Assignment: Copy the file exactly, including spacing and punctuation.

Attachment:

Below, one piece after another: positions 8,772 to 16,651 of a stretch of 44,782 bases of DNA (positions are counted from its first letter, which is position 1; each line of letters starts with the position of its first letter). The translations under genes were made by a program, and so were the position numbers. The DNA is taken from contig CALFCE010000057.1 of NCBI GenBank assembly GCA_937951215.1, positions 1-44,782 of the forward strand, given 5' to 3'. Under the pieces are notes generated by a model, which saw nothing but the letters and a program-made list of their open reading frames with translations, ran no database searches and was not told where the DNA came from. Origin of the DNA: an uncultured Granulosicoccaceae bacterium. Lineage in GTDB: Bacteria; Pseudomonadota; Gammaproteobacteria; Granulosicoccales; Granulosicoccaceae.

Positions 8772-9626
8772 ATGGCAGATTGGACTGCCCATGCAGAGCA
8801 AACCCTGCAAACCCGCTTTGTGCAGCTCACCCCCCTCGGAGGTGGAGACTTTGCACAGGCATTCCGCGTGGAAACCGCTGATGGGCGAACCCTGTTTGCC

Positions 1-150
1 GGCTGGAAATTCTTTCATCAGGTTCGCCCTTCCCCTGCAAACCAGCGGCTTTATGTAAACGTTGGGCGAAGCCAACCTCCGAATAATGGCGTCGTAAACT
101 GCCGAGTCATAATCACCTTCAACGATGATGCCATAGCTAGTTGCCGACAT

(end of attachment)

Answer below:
Below, one piece after another: positions 8,772 to 16,651 of a stretch of 44,782 bases of DNA (positions are counted from its first letter, which is position 1; each line of letters starts with the position of its first letter). The translations under genes were made by a program, and so were the position numbers. The DNA is taken from contig CALFCE010000057.1 of NCBI GenBank assembly GCA_937951215.1, positions 1-44,782 of the forward strand, given 5' to 3'. Under the pieces are notes generated by a model, which saw nothing but the letters and a program-made list of their open reading frames with translations, ran no database searches and was not told where the DNA came from. Origin of the DNA: an uncultured Granulosicoccaceae bacterium. Lineage in GTDB: Bacteria; Pseudomonadota; Gammaproteobacteria; Granulosicoccales; Granulosicoccaceae.

Positions 8772-9626
8772 ATGGCAGATTGGACTGCCCATGCAGAGCA
8801 AACCCTGCAAACCCGCTTTGTGCAGCTCACCCCCCTCGGAGGTGGAGACTTTGCACAGGCATTCCGCGTGGAAACCGCTGATGGGCGAACCCTGTTTGCC

Positions 1-150
1 GGCTGGAAATTCTTTCATCAGGTTCGCCCTTCCCCTGCAAACCAGCGGCTTTATGTAAACGTTGGGCGAAGCCAACCTCCGAATAATGGCGTCGTAAACT
101 GCCGAGTCATAATCACCTTCAACGATGATGCCATAGCTAGTTGCCGACAT